Tue 17 Sep, 11:00-12:30

Session 4: Instrumentation and detectors (2)

Chair:   Vadim Chumak (Ukraine),   Masanori Koshimizu (Japan)

O04-01. Latest advances in FNTD technology and instrumentation

Mark Akselrod (Landauer , United States of America)

The next technological breakthrough in tools for radiation protection, medical dosimetry and radiobiology research was achieved with Fluorescent Nuclear Track detectors (FNTD) that have some important advantages in measuring neutrons, high energy heavy charge particles (HCP) and even electrons and photons. Second generation of FNTD reader with improved image quality and 30 times faster scanning was developed.

O04-02. MBD-2 : A Direct Reading Multi-Functional Dosimeter for Emergency Response, Military and Occupational Dosimetry

Juergen Fellinger (Mirion Technologies , Germany)

The MBD-2 Personal Dosimeter is a device which incorporates the benefits of passive radiation detection with active, self-reading and recording functionality but without alarm indication capability. It is a wrist worn watch-type of dosimeter suitable for photon and neutron dose measurements. Data transfer is achieved via Near Field Communication (NFC) or Bluetooth Low Energy (BLE) communication to a smart device (phone, tablet, laptop).

O04-03. Development of a prototype thermal neutron dosimeter based on a color-based quasi-digital neutron/gamma discrimination

Gabriele Zorloni (Politecnico di Milano , Italy)

In this study, we propose an original approach for particle discrimination in a mixed radiation field using scintillators. The method relies on the possibility to identify the point of interaction in a phoswich detector from the emission spectra of the produced scintillation light, using optical filters as passive selectors. As a proof of concept, we developed a compact prototype thermal neutron active dosimeter for mixed neutron/γ fields.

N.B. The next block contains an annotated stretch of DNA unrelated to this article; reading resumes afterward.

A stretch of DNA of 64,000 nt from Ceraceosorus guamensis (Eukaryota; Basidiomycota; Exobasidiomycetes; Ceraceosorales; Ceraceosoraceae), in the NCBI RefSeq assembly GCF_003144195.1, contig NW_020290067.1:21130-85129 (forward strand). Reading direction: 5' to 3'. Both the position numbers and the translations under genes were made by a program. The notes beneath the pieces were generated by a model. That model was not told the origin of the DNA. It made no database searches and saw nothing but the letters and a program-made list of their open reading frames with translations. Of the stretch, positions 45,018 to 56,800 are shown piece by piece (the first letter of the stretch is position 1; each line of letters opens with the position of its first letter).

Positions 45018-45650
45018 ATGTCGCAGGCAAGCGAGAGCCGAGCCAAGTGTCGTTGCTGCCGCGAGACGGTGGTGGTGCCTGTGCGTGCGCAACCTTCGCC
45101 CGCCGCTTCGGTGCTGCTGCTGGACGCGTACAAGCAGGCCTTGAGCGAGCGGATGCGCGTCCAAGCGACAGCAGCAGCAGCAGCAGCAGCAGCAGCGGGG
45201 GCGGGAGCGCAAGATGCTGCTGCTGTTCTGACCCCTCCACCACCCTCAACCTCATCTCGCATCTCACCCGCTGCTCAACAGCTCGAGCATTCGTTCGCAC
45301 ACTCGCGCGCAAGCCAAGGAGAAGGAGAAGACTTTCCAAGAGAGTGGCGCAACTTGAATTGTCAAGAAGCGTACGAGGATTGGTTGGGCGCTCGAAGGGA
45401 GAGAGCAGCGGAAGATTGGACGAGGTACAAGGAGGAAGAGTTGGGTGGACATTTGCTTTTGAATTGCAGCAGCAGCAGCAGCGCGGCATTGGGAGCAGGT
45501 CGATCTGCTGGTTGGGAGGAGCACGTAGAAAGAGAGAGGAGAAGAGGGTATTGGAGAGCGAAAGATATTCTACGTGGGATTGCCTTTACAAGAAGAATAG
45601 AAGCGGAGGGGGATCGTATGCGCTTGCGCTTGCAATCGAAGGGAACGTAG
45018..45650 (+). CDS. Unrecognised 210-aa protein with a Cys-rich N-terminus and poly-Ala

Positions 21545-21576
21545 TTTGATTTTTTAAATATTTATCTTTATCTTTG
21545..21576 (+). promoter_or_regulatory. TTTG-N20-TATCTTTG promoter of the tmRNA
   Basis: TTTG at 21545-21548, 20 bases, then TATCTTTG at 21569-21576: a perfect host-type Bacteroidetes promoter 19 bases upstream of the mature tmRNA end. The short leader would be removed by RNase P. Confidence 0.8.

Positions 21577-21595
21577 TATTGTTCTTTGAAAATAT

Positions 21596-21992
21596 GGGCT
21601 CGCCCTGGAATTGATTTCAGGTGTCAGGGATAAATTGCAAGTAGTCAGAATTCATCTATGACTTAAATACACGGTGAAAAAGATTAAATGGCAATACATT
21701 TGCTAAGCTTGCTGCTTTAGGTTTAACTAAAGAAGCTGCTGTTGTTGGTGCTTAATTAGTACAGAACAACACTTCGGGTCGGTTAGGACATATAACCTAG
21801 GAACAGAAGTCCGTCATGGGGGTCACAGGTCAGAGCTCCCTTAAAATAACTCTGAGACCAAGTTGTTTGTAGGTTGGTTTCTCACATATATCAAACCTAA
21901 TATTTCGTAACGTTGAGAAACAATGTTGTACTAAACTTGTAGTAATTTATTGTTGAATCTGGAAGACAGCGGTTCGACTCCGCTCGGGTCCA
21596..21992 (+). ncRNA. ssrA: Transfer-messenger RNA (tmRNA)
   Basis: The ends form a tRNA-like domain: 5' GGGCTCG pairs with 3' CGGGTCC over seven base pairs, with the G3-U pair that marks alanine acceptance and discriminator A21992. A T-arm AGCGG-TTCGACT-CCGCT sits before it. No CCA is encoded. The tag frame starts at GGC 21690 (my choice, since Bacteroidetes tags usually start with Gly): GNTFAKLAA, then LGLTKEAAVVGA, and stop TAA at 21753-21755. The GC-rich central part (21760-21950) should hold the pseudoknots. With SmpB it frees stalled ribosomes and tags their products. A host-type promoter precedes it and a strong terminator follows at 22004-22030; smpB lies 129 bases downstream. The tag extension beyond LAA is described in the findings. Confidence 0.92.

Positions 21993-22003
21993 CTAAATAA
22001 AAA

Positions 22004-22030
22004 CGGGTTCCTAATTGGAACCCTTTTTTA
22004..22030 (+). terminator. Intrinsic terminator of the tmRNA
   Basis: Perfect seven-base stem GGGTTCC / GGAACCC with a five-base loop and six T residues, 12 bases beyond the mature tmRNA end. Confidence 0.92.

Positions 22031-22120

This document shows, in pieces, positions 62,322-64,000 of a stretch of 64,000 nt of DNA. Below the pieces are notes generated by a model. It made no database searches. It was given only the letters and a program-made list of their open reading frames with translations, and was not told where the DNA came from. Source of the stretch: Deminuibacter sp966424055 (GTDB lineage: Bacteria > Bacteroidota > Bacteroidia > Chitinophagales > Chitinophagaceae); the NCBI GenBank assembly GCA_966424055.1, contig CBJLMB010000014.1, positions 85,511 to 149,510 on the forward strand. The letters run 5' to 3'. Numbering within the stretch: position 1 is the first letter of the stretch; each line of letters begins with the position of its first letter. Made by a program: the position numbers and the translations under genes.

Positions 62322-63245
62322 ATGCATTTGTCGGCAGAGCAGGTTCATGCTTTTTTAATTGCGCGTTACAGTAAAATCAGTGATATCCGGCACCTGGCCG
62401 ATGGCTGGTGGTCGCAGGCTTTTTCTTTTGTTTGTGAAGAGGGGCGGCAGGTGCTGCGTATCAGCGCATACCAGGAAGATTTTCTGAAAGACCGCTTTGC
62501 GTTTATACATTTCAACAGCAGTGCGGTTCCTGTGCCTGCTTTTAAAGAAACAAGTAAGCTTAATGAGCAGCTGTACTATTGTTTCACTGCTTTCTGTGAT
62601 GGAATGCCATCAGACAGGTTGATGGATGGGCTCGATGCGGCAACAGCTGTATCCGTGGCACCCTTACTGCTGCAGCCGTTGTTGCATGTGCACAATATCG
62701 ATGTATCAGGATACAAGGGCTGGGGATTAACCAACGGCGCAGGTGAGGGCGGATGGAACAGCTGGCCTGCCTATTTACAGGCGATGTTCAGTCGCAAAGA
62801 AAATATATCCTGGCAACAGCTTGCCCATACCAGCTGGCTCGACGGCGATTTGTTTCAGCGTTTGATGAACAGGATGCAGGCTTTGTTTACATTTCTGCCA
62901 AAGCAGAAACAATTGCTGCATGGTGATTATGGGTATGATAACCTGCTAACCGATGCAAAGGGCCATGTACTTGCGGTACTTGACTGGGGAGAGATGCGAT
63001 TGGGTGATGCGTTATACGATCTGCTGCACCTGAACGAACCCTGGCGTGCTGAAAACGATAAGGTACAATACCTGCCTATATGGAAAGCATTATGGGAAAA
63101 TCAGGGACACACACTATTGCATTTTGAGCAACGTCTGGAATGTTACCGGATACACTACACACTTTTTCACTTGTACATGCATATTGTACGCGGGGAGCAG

O04-04. The MIDAS dosimeter/particle monitor of charged particles and neutrons for space environment

Charalambos Pan Lambropoulos (ADVEOS microelectronics PC / University of Athens, Greece)

Radiation doses received by astronauts outside the geomagnetic field are a main risk factor for human space exploration. Determination of LET spectra is necessary in the standard paradigm of risk assessment for mixed radiation fields1), because it allows calculation of dose equivalent, while identification of ions by species (or at least by group) is required, if the risk assessment tools developed by NASA are used. The MIDAS device is developed with purpose to achieve mass <50 g, volume < 5 x 5 x 1 cm3 and power consumption <10 mW for an instrument capable to determine the fluence spectrum as a function of charge and energy of the impinging particles, at least for those species with the most significant contribution to dose in space. In addition it is capable to measure fast neutron spectra for use either in the ISS environment or as radiation monitor.

O04-05. Characterization of a pixelated silicon microdosimeter in microbeams of light ions

Davide Mazzucconi (Politecnico di Milano, Italy)

Characterization of a pixelated silicon telescope using a microbeam. The low energy tail of the spectrum is due to partial collection of the charge. This solid state telescope is a suitable device for measuring the microdosimetric quantities of light-ion beams.

O04-6. Tailor-made 3D Dosimeter Based on 3D Printing Technology